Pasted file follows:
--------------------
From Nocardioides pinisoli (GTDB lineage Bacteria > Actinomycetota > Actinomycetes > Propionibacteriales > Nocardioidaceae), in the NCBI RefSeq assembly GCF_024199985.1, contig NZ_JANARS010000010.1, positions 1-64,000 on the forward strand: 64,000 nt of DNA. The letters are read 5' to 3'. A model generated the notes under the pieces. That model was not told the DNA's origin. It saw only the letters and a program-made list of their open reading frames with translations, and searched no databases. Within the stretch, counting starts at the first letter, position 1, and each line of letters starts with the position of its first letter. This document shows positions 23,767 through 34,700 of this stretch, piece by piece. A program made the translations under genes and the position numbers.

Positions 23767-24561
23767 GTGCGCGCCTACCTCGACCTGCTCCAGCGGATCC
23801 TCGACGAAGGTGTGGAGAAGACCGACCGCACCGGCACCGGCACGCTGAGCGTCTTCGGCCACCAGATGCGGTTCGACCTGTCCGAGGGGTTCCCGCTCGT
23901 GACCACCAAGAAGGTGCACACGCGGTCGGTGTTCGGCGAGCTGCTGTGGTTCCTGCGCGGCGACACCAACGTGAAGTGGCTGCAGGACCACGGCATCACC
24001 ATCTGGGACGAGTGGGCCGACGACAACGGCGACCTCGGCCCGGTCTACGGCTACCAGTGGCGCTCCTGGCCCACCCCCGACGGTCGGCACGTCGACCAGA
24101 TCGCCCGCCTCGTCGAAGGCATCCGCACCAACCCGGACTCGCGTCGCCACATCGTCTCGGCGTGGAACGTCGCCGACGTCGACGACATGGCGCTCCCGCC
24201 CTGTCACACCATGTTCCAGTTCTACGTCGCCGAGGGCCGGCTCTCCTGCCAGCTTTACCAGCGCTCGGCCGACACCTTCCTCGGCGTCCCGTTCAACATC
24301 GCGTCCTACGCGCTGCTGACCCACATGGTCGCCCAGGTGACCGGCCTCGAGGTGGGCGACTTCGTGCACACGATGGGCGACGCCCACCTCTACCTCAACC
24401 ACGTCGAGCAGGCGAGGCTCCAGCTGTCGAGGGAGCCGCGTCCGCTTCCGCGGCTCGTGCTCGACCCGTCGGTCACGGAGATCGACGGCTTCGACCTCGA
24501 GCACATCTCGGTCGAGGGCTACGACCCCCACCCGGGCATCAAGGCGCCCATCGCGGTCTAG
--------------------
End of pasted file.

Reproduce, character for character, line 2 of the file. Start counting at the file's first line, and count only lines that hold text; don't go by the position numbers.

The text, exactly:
Positions 23767-24561